Saturday, May 30, 2009

Friday, May 29, 2009

Growing Home

Harry Rhodes
1325 S. Wabash #205
Chicago, Cook County, IL 60605

Growing Home's Les Brown Memorial Farm in Marseilles, IL has 10 acres of total land, with about 3.5 acres in cultivation. This land was acquired from the federal government as federal surplus property. The mission of Growing Home is to provide job training for homeless and low-income people and create employment opportunities within the context of an organic agriculture business. Growing Home also operates a 1/2 acre urban farm at the Su Casa Catholic Worker on the south side of Chicago. Growing Home is very active in advocating for urban agriculture in Chicago.

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Thursday, May 28, 2009

Recipe: Roasted Asparagus Four Ways!

Nothing captures the essence of springtime like tender, fresh asparagus.  Asparagus grows wild in many parts of the United States and can often be found minding its own business by the side of roads and interstates!  It's one of the easiest and tastiest ways to starting 'eating wild'.  The recipe below is a simple and delicous way to serve this marvelous little gem.  The spears taste great with the standard recipe, but pesto or hollandaise sauce provides an intriguing twist.  Let me know what you think!

2 bunches of asparagus, preferably thick trimmed and pelled if needed
2 tbsp dry white wine or dry vermouth
Salt and freshly ground pepper
3 tbsp extra-virgin olive oil
Juice of 1/2 lemon

Position a rack in the upper third of the oven and preheat to 450 degrees.  In a large shallow baking pan toss together the asparagus, wine, salt and pepper to taste and olive oil until the asparagus spears are evenly coated.

Roast the asparagus until the spears are browned in spots and are just tender-crisp, about 10 minutes. Do not overcook.

Transfer the asparagus to a platter and drizzle with the lemond juice to taste. Serve at once or try the following variations:

with Shaved Parmesan
Drizzle the hot roasted aparaa=gus with lemon juice as directed, then, using a cheese shaver or paring knife shave -2 oz of Parmesan, Romano or dry Jack cheese over the asparagus.

with Pesto
Omit the lemon juice. Toss the hot roasted asparagus with 1-2 tbsp pesto or to taste.  Serve at once.

with Hollandaise
Drizzle the hot roasted asparagus with lemon juice as directed,then serve it with hollandaise sauce.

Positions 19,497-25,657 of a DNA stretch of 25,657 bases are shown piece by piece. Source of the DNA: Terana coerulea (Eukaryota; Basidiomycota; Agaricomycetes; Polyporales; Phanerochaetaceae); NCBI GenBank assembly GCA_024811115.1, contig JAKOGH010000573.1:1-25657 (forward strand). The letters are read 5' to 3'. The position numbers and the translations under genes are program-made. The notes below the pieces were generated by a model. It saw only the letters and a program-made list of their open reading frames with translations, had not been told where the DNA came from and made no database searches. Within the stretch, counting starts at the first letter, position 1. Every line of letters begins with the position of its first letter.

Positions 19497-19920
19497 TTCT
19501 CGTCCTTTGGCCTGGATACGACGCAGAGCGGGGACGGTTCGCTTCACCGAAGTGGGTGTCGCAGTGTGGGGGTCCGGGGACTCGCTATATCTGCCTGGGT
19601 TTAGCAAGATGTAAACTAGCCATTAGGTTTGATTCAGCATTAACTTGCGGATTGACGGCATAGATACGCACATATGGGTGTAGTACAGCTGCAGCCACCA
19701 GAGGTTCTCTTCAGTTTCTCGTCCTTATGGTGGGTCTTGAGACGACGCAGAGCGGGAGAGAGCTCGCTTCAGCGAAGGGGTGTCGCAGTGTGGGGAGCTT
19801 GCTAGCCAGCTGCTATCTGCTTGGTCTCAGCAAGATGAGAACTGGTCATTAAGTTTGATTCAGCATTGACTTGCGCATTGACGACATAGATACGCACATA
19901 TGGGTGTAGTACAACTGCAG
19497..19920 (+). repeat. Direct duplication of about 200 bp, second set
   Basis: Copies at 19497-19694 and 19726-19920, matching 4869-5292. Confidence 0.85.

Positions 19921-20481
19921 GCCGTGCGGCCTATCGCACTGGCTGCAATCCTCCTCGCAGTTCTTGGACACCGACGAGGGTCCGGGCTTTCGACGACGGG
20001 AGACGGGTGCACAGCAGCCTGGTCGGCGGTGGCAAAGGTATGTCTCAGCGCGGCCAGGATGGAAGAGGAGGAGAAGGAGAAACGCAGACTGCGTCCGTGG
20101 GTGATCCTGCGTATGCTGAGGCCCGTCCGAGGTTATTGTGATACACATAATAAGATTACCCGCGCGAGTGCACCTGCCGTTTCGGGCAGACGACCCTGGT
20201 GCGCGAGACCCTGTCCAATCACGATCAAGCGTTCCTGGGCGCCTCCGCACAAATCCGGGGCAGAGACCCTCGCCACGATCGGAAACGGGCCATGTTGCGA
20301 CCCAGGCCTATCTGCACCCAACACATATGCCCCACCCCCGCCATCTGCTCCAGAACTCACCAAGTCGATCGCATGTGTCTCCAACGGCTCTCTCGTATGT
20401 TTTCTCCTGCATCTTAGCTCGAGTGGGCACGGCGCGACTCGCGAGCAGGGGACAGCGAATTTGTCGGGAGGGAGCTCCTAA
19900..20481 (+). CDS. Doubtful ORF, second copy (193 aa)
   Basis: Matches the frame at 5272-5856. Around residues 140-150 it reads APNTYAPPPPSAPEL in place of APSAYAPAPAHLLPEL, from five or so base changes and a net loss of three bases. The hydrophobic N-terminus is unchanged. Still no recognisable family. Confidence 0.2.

Wednesday, May 27, 2009

Orangeville Farmers Market

Orangeville Farmers Market

Open to all farmers/vendors, no cost, first-come, first serve for space. Seasonal produce, crafts, baked goods.


Saturdays July 4 to October 10, 2009
8:00 am - 12:00 pm

Contact Info:

Cindy Rackow

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Tuesday, May 26, 2009

Polls: What's Your Favorite Feature?

CC Angus Beef

Natural, grass-fed beef.  The animals are fed good forage in rotating grazing, stockpiling, and presenting bales. They are raised humanely without the use of hormones, growth implants, or antibiotics.

Sold through a variety of outlets and direct on the farm.  Also available at the Geneva IL Green Market.

Don and Marilyn Dralle
18468 Cty. O
Mineral Point, Wisconsin 53565

18468 County Road O
Mineral Point, Wi 53565

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Monday, May 25, 2009

DIY: Homemade Insecticide

Have occasional troubles with bugs but don't trust harsh chemical pesticides that are a hazard to friendly insects, or yourself? Try these recipes!

  • 1 gal. of warm water,
  • 1 cup of instant coffee crystals,
  • a squirt of dish soap(not detergent),
  • several dashes of tobasco sauce.
Spray both sides of leaves, the stems and soil surrounding plants. You can cut this recipe just as you would reduce any recipe. Refresh it the next year with a little tobasco sauce.

If you make kess than a gallon you could just throw it awy and start new in the Spring.

Do Not Use Instant Powder Coffee; it won't disolve well.

The soap is a surfacant which helps insecticide stick to the leaves. I think the key may be the tobasco sauce. Good Luck.


  • 2 tsp. baking powder
  • 1/3 cup rubbing alcohol
  • 1/4 tsp liquid dish soap
Add all to a 16 oz spray bottle, fill the rest with water and shake well before each use.
You will be amazed at how fast this knocks out unwanted pests.....before your eyes!
I would suggest you do this very early in the morning as to not burn your plants in the heat of the day.
You have to repeat this as you see the return of the unwanted pest, but it is safe, easy and works great ... I have not found any insect that it will not kill, with direct contact. I also see that it keeps them away for a period, depending on water and rain fall.This is safe and can be applied same day as harvest, just rinse well.


  • Garlic Concentrate (this can be bought at gardening supply stores)
  • Water
Boil a pot of water on the stove and mix in garlic.

Another option is to use certain kinds of plants strategically to drive unwanted bugs from your more delicate varieties. Called 'companion planting', this approach aims to leverage plants' natural properties for use in your garden. Popular companion plants are marigolds, 4 o'clocks, nasturtiums, garlic, borage and tansies.

Monday, May 18, 2009

DIY: Build Your Own Spice Rack

Like the clean minimalist look of the spice rack above? Check out the original post at Apartment Therapy.

Here are the instructions:

How To Build a Spice Rack Out of Vinyl Molding

• The molding came from Home Depot. It's plastic - almost like a Styrofoam - and square. It's easy to cut in a miter box. (I'm always on the lookout for stuff like that.)

• Molding specs: "Blind Stop White Vinyl Never Rot" cellular vinyl moulding. 5/8" by 5/8". $5.15 per 8'. SKU 246871.